Child Is Too Young to Be Treated as Criminal Suspect
(New York, August 27, 2008) – The Afghan government should immediately relinquish 11-year-old Ahmed Siddiqui to the custody of his family, Human Rights Watch said today. Siddiqui, a US citizen, is believed to be the son of Aafia Siddiqui, a Pakistani woman held on US federal charges in New York.
The two were reportedly arrested together in Afghanistan last month.
According to an Afghan Interior Ministry official quoted in the Washington Post, Ahmed Siddiqui was held briefly by the Interior Ministry after the arrest, and then transferred to the custody of the Afghan National Security Directorate (NDS), the country’s intelligence agency. His current whereabouts are unknown. The NDS is notorious for its brutal treatment of detainees.
“Under Afghan and international law, Ahmed Siddiqui is too young to be treated as a criminal suspect,” said Joanne Mariner, terrorism and counterterrorism program director at Human Rights Watch. “He should never have been transferred to the custody of Afghanistan’s abusive intelligence agency.”
Afghan police reportedly arrested Aafia Siddiqui and her son in Ghazni, Afghanistan, on July 17, 2008. US federal prosecutors allege that the day after her arrest, while in Afghan custody, she grabbed a gun from the floor and fired it at a team of US soldiers and federal intelligence agents. In August, she was charged with assaulting and trying to kill US officials.
In a letter sent recently to Aafia Siddiqui’s family, US prosecutors said photos and DNA tests strongly suggested that the boy arrested with Siddiqui was her son Ahmed.
The federal complaint against Aafia Siddiqui states that the Afghan police officers who arrested her found suspicious items in her handbag, including “documents describing the creation of explosives, chemical weapons, and other weapons involving biological material and radiological agents.” Siddiqui’s lawyers reject the official account, suggesting that the charges against Siddiqui are a sham.
Whether or not his mother is implicated in criminal acts, Ahmed Siddiqui should not be held responsible. Under both Afghan and international law, he is too young to be considered criminally responsible for his mother’s alleged acts.
According to Afghanistan’s Juvenile Code, the minimum age of criminal responsibility is 13.
The Convention on the Rights of the Child, to which Afghanistan is a party, defines a child as any person under the age of 18. In its General Comment on Children’s Rights in Juvenile Justice of February 9, 2007, the United Nations Committee on the Rights of the Child, which monitors states’ compliance with the Convention on the Rights of the Child, explicitly stated that a minimum age of criminal responsibility below age 12 “is considered by the Committee not to be internationally acceptable.”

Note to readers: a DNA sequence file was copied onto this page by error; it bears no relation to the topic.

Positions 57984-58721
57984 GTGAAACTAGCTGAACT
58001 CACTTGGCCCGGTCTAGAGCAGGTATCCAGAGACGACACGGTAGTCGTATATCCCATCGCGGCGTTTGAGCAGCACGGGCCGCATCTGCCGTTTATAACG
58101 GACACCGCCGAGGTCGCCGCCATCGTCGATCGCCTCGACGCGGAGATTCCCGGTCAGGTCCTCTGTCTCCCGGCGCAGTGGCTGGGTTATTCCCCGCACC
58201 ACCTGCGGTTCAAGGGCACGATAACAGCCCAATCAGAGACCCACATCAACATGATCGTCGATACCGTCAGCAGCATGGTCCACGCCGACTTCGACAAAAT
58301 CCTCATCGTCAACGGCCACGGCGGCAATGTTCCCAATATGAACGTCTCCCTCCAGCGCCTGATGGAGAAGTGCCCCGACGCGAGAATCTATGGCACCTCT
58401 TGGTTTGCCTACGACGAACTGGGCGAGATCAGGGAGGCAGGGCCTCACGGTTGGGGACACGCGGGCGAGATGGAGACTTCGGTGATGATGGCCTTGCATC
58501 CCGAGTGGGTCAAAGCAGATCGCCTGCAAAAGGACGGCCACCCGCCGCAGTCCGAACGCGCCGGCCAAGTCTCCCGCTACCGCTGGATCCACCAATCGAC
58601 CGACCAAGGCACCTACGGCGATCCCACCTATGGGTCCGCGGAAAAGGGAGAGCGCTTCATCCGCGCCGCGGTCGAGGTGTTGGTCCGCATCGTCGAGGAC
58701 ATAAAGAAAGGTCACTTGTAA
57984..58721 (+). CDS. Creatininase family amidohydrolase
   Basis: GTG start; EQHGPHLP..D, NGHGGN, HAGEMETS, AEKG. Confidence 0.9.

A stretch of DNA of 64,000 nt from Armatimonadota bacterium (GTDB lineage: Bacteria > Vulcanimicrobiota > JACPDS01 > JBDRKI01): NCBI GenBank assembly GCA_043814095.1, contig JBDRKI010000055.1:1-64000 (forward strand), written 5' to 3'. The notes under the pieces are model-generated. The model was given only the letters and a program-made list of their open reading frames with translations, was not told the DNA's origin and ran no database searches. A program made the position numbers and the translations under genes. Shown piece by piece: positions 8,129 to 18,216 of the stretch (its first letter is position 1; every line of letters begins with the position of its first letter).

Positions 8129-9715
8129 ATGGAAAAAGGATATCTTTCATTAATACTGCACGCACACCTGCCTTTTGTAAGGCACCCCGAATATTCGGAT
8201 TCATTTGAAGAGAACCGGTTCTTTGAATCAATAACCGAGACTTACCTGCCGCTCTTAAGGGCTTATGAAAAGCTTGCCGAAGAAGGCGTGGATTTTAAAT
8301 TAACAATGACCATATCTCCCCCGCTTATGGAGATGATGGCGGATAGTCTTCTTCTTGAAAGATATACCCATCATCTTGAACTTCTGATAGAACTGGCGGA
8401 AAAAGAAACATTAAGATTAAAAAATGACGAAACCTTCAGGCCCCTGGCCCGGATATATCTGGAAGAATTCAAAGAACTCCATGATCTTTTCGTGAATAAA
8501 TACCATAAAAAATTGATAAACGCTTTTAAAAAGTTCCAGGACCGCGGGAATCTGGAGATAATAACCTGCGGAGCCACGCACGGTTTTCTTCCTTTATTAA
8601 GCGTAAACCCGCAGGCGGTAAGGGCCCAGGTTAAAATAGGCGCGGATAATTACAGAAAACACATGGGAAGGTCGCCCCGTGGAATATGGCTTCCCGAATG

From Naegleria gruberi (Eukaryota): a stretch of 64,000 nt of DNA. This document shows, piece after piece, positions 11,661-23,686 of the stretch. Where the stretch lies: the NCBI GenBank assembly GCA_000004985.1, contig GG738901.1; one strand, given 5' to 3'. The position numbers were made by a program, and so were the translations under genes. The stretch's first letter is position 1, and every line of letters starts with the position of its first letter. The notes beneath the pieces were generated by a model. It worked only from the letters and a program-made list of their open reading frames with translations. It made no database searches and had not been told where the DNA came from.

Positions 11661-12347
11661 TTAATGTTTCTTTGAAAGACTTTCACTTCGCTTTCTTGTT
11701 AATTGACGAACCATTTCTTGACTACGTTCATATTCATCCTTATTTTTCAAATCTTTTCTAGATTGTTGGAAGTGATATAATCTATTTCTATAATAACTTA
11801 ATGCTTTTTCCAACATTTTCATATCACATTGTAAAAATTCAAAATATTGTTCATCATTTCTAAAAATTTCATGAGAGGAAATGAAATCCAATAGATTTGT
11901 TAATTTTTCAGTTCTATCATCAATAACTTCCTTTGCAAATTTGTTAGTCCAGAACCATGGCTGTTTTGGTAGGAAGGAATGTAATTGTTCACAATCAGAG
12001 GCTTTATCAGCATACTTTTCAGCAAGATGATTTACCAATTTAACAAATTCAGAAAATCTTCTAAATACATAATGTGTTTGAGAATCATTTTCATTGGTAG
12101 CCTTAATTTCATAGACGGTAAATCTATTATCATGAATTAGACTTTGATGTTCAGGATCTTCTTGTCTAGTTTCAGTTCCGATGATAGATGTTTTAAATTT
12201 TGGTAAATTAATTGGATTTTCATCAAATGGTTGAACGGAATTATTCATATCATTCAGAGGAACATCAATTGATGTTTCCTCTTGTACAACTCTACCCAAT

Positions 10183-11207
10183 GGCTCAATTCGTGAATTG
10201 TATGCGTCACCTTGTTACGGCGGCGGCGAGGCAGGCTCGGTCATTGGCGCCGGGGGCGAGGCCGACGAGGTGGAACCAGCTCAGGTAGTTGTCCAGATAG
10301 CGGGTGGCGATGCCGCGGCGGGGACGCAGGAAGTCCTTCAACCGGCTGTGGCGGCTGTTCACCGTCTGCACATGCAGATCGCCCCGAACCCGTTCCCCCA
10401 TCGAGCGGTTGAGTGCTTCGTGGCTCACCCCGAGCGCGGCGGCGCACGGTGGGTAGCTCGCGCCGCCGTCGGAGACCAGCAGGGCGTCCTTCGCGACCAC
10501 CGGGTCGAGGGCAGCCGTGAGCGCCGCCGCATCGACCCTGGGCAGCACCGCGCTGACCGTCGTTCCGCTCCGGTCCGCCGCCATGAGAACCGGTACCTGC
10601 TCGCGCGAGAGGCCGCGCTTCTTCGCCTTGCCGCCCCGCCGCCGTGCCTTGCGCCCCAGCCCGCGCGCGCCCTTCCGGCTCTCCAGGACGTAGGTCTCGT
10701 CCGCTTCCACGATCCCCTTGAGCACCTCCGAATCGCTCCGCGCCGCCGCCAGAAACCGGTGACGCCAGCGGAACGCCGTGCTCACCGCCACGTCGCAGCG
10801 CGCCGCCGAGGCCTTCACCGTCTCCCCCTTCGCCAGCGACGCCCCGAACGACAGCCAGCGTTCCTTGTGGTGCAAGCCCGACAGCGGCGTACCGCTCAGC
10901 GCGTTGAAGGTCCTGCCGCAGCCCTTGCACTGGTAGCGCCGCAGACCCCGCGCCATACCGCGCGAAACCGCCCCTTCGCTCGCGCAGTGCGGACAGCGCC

Human Rights Watch said that Ahmed Siddiqui should be released to his biological family members, who reside in Pakistan, or to a child welfare organization that can provide proper care until he is reunited with his family.
Human Rights Watch expressed concern not only for Ahmed Siddiqui, but also for two siblings, Mariam, age 10, and Suleman, age 5, who have been missing since March 2003.
Siddiqui, along with her three children (then aged 6 years, 5 years and 6 months), was reportedly apprehended in Karachi, Pakistan on March 28, 2003. Ten days earlier, on March 18, 2003, the FBI had issued an alert requesting information about Siddiqui in an effort to locate and question her.
The US government has alleged that Siddiqui is linked to al Qaeda suspects Majid Khan and Ali ‘Abd al-‘Aziz ‘Ali (also known as Ammar al-Baluchi), who were both arrested in early 2003 and held for years in secret prisons operated by the Central Intelligence Agency (CIA). A number of reports alleged that Siddiqui had been handed over to US custody after her March 2003 disappearance, raising concerns that she, too, was in secret CIA custody.
Yet on May 26, 2004, then-US Attorney General John Ashcroft and FBI Director Robert Mueller III identified Siddiqui as someone who posed a threat to the United States, suggesting that she was not in custody. For more than five years, until Siddiqui suddenly reappeared in Afghanistan, her whereabouts were unknown.
Since Siddiqui’s reappearance this summer, the CIA and the US Department of Justice have denied that the United States had held Siddiqui or her children during the period of her disappearance, calling her a “fugitive from American justice.” Her family claims that Siddiqui and her children were held in secret US detention during at least part of that period.